Indiana Attorney General Curtis Hill spent Monday morning on cable television news channels applauding a federal court’s ruling that found the Affordable Care Act unconstitutional, but Republican leaders in Indiana remained silent.
Friday, Judge Reed O’Connor of the U.S. District Court for the Northern District of Texas, Fort Worth Division, ruled the entire healthcare reform law, dubbed Obamacare, is invalid. The court held in a 55-page order that the law cannot stand because Congress knocked out the constitutional foundation when it eliminated the individual mandate or penalty that individuals incurred for not having health insurance.
O’Connor denied the request from the law’s opponents to have his ruling take effect immediately. Consequently, the ACA remains in effect.
Indiana was among 18 states that joined a lawsuit, Texas et al. v. United States of America et al., 4:18-cv-00167, in February 2018. The states argued once Congress disposed of the mandate that everyone has to purchase health coverage, the ACA could not survive a constitutional challenge.
Following the ruling, Hill called O’Connor’s decision “a victory for all Americans who believe in the principles enshrined in our U.S. Constitution.” He described the ACA as federal overreach and admonished Congress for imposing the mandate.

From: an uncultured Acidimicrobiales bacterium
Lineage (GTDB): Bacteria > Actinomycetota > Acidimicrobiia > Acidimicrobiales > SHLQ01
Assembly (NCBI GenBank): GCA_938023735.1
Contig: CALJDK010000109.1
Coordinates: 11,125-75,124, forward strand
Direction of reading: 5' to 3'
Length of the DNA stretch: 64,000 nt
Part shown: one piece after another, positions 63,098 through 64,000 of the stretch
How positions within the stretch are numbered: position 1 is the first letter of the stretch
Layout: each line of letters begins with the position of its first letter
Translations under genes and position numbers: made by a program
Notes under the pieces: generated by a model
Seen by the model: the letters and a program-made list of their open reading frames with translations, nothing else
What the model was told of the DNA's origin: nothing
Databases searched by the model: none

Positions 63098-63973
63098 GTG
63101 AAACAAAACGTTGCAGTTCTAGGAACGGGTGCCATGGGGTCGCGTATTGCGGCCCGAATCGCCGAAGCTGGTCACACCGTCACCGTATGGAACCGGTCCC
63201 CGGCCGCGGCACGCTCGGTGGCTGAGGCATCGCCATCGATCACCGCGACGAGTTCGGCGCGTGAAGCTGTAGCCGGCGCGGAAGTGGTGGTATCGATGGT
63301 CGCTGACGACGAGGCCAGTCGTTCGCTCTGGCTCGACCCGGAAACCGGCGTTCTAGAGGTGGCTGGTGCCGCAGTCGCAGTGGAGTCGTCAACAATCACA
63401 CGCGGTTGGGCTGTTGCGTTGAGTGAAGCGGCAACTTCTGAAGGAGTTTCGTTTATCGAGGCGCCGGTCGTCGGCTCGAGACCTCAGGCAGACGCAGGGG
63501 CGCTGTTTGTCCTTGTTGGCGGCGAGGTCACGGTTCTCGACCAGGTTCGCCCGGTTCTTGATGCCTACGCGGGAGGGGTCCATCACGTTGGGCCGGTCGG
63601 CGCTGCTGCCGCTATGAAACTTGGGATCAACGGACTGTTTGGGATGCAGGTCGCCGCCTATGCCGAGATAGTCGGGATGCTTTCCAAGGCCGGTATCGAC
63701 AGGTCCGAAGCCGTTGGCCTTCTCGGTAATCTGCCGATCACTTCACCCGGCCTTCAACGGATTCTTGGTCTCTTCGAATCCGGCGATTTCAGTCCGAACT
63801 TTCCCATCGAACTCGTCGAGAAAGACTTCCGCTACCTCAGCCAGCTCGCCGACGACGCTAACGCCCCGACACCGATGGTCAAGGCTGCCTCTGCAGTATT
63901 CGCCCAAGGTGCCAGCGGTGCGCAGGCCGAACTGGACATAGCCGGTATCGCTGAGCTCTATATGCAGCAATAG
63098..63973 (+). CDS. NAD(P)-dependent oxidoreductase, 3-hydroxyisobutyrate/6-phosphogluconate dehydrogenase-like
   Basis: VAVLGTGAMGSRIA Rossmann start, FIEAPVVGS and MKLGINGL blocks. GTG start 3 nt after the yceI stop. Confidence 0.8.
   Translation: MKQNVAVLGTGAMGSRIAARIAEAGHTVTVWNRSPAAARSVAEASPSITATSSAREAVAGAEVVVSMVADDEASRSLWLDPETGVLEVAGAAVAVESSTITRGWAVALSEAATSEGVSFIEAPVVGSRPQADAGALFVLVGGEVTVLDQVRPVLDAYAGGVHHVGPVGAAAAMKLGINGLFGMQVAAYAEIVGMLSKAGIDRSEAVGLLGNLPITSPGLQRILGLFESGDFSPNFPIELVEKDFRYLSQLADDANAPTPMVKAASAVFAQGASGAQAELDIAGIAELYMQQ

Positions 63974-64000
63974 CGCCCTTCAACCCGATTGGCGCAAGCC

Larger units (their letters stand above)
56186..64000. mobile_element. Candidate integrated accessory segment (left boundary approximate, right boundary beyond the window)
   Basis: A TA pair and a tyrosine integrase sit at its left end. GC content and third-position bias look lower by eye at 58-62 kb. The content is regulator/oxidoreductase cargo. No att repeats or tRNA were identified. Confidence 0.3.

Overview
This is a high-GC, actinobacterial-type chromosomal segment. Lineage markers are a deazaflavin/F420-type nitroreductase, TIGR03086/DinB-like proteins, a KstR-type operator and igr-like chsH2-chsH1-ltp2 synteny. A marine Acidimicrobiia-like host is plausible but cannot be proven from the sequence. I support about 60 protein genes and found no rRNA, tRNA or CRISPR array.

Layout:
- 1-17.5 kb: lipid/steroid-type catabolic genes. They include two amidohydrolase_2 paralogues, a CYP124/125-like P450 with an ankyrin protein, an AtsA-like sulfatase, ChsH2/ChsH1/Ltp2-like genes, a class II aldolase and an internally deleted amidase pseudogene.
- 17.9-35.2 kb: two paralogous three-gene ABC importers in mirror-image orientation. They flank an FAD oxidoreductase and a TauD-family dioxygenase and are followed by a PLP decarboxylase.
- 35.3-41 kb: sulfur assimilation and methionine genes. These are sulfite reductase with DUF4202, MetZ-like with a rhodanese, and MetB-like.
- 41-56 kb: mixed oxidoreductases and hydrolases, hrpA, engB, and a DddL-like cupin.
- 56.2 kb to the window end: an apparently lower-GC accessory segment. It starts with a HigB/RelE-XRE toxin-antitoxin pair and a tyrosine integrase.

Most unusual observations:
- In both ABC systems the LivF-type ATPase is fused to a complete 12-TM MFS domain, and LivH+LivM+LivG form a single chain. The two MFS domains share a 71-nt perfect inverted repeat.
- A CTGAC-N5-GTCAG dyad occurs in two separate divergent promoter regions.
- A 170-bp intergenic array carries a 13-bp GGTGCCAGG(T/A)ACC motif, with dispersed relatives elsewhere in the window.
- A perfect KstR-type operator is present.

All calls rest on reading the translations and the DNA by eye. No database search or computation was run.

“Moving forward, Congress should continue to play a strong role in promoting access to quality health care for all Americans,” Hill said. “At the same time, however, it also must respect the authority of Indiana and all other states to exercise freedom in the way we address the issue of health care for our own citizens.”
Monday, the Attorney General spoke about the ruling on Fox New Channel’s “Fox and Friends” and Fox Business Network’s “Varney and Co.” On Fox and Friends, Hill said Congress must pull together to determine what needs to be done to provide “sufficient health care for all Americans” and he nodded to the concerns many have raised about individuals with pre-existing conditions losing insurance, saying Congress’s actions should include looking at coverage for those pre-existing conditions.
In August, advocacy groups in Indiana urged Hill to drop the lawsuit. They pointed out more than 600,000 Indiana residents were afraid of losing their health insurance if the ACA was scrapped.
Following the ruling, other Indiana Republican leaders have not commented. Indiana Senate President Rod Bray did not respond to an inquiry from the Indiana Lawyer about his reaction to the ACA ruling. Indiana House Speaker Brian Bosma could not be reached for comment.
Gov. Eric Holcomb’s office replied the ruling should have no immediate effect on state operations. “Our focus remains squarely on Hoosiers, including the hundreds of thousands that enrolled in the state’s (Healthy Indiana Plan) program.”
Meanwhile, Senate Minority Leader Tim Lanane announced he was filing a bill that would protect Hoosiers from losing their health coverage because of pre-existing medical conditions.
“I’ve been working on the language for this bill for months because of the constant attempts from the federal government to take health coverage away from sick Americans,” Lanane said in a statement. “I also knew this was a real possibility since our own Indiana Attorney General Hill participated in this lawsuit to take health care away from the very people that voted for him, and because Governor Holcomb also supported efforts to repeal the Affordable Care Act.”